And the very same things would be said of American manufacturers and vendors in the 19th century, until the advent of truth-in-advertising and a variety of other food and safety regulation. Oh, and unions…. Cuz a company that mistreats its workers is often found to stop short a mm before the electric fence with even its own customers.



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AZ BROKER

posted March 3, 2010 at 11:07 am


We’re importing cod, tilapia, scallops, chicken, etc. from China and you can be sure there’s no FDA inspection of this stuff at our ports of entry (POE). Don’t risk the health and safety of your family by buying this stuff, regardless of the “come and get it” prices. It’s pure crap and American fishermen and farmers produce the best food in the world – bar none. BUY AMERICAN!!!!!



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Mark the Zealot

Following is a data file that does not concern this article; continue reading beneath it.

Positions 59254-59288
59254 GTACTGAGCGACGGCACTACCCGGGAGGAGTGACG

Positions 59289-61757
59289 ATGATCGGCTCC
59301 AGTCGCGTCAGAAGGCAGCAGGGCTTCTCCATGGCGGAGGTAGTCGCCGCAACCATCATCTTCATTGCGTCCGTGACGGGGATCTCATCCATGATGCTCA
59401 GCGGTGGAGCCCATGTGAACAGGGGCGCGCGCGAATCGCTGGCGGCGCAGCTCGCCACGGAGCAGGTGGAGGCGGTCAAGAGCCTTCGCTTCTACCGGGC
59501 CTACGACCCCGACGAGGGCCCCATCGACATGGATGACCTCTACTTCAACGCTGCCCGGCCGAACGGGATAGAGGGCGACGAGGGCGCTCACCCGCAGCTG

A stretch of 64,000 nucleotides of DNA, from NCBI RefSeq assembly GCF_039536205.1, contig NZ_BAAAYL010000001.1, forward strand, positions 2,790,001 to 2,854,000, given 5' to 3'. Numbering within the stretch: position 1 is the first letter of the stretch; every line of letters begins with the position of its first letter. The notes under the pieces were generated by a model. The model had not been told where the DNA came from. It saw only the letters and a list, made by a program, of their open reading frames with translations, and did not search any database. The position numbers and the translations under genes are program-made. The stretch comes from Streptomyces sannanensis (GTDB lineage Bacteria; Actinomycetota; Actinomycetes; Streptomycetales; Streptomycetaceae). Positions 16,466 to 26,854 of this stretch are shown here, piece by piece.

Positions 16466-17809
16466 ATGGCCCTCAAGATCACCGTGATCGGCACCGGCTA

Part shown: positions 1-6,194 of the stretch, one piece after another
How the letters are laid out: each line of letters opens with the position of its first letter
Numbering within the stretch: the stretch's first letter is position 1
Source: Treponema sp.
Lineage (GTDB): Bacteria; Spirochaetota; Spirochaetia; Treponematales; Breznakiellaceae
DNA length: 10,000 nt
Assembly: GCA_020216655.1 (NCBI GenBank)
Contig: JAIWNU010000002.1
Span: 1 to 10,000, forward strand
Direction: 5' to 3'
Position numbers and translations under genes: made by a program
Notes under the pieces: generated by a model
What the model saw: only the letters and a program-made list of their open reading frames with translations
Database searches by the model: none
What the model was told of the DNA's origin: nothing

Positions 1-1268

posted March 3, 2010 at 11:13 am


I’m all for avoiding Chinese origin food, but it may be impossible.
I recently read that China is now the world’s leading producer of tomatoes; they proably end up in cans of tomato suace, ketchup etc. here.
Oh, and most of the garlic sold here comes from China.
I’d gladly pay more for US (and especially local) food, toys, electronics etc, but many times there is no choice. We subscribe to produce and meat CSAs. (Some) foods are still subject to choice, at least for now.



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Oda

posted March 3, 2010 at 11:28 am


I recently read that China is now the world’s leading producer of tomatoes; they proably end up in cans of tomato suace, ketchup etc. here.
Oh, and most of the garlic sold here comes from China.